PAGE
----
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New clinic in Portland poised to treat fentanyl addiction in youths and adults

Unlike most providers, Great Circle Recovery’s opioid treatment program will offer methadone to youths, which can better treat fentanyl withdrawal.
From left, Cheryle A. Kennedy, Chairwoman for the Confederated Tribes of Grand Ronde; Kelly Rowe, Health and Wellness Director for the Tribe; and Multnomah County Commissioner Diane Rosenbaum cut the ribbon at the grand opening of Great Circle Recovery at 3580 SE 82nd Ave. in Portland on Feb. 6, 2023. | EMILY GREEN/THE LUND REPORT
February 7, 2023

The Confederated Tribes of Grand Ronde will soon open an opioid treatment program in Multnomah County that’s poised to treat fentanyl addiction in youths.

The Great Circle Recovery program’s medical director, Dr. Jim Laidler, said the need for opioid treatment programs that offer medication to assist youths struggling with opioid addiction has greatly increased in recent years due to fentanyl.

“Fentanyl is inherently more addictive than either oxycodone or heroin or morphine,” he said.

The program will use methadone to help some youths and adults battle through fentanyl withdrawals. While buprenorphine is more commonly prescribed for opioid withdrawals, fentanyl stays active in a person’s system much longer than heroin or oxycodone, and this can render buprenorphine ineffective in treating the outset of withdrawal symptoms in some cases. 

Worth believes Great Circle Recovery will be the only opioid treatment program in Multnomah County to include youths in a program that’s licensed to prescribe methadone. Officials at Multnomah County were unable to confirm or dispute this, though experts say most providers are wary of prescribing methadone or buprenorphine to people younger than 18.

As fentanyl dependence increases among Oregonians, there aren’t enough medication assisted treatment programs that can help them. A recent study from Oregon Health & Science University found that Oregon has only enough health care providers authorized to prescribe buprenorphine to meet about half the demand. Of those, only about a third are a part of an opioid treatment program that can prescribe methadone.


Located on Southeast 82nd Avenue in Portland, Great Circle Recovery will offer medication-assisted opioid treatment paired with counseling, peer support and case management to members of all tribes and all Oregon Health Plan members. The clinic is expected to open in mid-February. When it does, patients aged 16 and up will be accepted into the opioid treatment program, and patients younger than 16 will be considered on a case-by-case basis, Worth said.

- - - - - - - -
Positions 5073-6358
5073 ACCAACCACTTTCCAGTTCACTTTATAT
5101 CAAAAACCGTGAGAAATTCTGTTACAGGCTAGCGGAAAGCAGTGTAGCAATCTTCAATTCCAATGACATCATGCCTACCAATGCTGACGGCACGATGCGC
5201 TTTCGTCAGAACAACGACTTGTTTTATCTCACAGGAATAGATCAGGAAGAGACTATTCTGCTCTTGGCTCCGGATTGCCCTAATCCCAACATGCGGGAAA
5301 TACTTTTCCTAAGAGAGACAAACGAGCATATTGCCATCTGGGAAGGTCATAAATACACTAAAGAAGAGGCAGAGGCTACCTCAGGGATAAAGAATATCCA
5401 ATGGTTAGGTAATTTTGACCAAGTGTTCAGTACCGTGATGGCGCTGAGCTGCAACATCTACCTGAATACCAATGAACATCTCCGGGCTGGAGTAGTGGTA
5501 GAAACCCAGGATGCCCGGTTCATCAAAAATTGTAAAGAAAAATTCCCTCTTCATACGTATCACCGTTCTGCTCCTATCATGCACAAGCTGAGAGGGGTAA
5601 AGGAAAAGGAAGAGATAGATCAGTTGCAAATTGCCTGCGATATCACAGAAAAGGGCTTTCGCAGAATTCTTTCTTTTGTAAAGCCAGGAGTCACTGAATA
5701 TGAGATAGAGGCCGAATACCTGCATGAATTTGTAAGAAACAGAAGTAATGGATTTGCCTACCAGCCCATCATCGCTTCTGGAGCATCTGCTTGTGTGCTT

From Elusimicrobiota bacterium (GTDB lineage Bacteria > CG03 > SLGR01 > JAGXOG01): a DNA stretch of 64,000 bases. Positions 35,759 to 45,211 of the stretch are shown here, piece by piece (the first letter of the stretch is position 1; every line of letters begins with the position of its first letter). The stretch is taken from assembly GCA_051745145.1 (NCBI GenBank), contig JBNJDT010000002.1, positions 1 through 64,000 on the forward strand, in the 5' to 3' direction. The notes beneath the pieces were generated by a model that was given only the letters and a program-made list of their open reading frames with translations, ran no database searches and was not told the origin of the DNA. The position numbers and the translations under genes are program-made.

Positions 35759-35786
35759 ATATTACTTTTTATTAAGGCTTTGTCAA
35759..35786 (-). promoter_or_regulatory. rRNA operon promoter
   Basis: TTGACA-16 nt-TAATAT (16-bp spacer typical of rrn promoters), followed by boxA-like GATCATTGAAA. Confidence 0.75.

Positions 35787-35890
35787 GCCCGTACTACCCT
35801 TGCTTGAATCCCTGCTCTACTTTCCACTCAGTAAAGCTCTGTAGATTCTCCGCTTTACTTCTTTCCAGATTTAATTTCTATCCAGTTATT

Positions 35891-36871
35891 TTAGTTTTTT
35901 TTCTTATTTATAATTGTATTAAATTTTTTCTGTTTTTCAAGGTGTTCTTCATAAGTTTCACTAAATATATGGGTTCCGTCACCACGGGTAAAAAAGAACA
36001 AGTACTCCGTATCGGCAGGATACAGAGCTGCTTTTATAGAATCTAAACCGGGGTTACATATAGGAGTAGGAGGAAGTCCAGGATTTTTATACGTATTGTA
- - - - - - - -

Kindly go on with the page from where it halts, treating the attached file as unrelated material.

But, she said, “we now have the capacity to expand to younger ages with severe opioid use disorder, which is what we are planning to do in this location.” 

Any patient under the age of 18 would need their legal guardian’s permission to enter the program, according to state statute. Youths are also required to show proof of two unsuccessful attempts at short-term, medically supervised withdrawal or drug free treatment within a 12-month period.

Laidler, the medical director, said patients with private insurance will also be considered on a case-by-case basis as the clinic works toward accepting a broader range of insurance plans.

Fentanyl’s addictive nature has increased the number of young people who need medication assisted treatment, Laidler said.

Patients have typically used heroin or oxycodone for well over a year — sometimes many years — before the addiction progresses to the point where they would seek treatment, he said. But fentanyl addiction creates havoc in people’s lives at an accelerated rate. He said with youths, who are often new to opioids, the addiction can take hold within three to six months.

Treating fentanyl addiction and withdrawal is relatively new territory. Laidler is also the medical director at Great Circle Recovery’s first opioid treatment program, which opened in Salem nearly two years ago. He said finding ways to treat fentanyl addiction at that clinic has involved trial and error. “There’s not a lot of experience with this,” he said.